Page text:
• Appeal to convert Castlemilk care home into asylum housing rejected

An appeal to overturn a decision which rejected plans to convert a former Castlemilk care home into temporary asylum seeker accommodation has been refused.

Glasgow City Council’s planning local review committee rejected the application because the applicant Mack Residential intended to house 200 people within the space which previously only housed 88.

The initial plans submitted to transform old Tornbrae Care Home on Bogany Terrace were denied in June 2019.

The company, which has taken the appeal to the Scottish Government, said that no interest has been shown in the site since 2014 when the care home closed, the Glasgow Times reports.

The location would have been used to house asylum seekers for two-three weeks while their asylum status is determined. However, Glasgow councillors felt that the health and wellbeing of asylum seekers was more important than implementing this system.


  • Residents settle into new Glasgow care home

Residents of two former Glasgow care homes are settling into a stunning new facility built as part of an £112.5 million investment programme.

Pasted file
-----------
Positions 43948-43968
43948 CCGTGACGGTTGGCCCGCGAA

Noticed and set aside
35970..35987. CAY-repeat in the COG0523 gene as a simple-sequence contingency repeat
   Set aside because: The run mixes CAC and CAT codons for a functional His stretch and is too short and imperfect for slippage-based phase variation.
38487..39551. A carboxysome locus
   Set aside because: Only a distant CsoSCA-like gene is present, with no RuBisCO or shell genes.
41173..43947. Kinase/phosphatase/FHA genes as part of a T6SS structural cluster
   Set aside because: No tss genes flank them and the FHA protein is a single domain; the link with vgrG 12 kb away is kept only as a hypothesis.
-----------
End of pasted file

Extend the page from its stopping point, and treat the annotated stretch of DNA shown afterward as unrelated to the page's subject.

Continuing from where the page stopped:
Victoria Gardens is a new 70-bed care home built on the site of the former Blawarthill Hospital in Knightswood.

Provided by Glasgow’s Health & Social Care Partnership, it is one of five new care homes built across the city to replace old, outdated facilities.

Complete with its own cinema and hair salon, the home is a stylish, contemporary facility which sets the standard for residential care.

More than half the ground floor rooms have direct access to beautiful, level and secure gardens. Light floods into the building through double-glazed, floor-to-ceiling windows and residents’ rooms have underfloor heating, en-suite bathrooms with walk-in showers, fridges, safes, TVs, built-in storage, individual thermostats and landline phones with free local calls.

Victoria Gardens replaces outdated facilities at Rannoch House in Kelvindale and Drumry House in Drumchapel.


  • New nursery planned for Aberdeen primary school grounds

Plans have been lodged to build a new nursery in the grounds of an Aberdeen primary school.

Aberdeen City Council has applied for planning permission to build the single-storey nursery at Broomhill Primary School on Broomhill Road.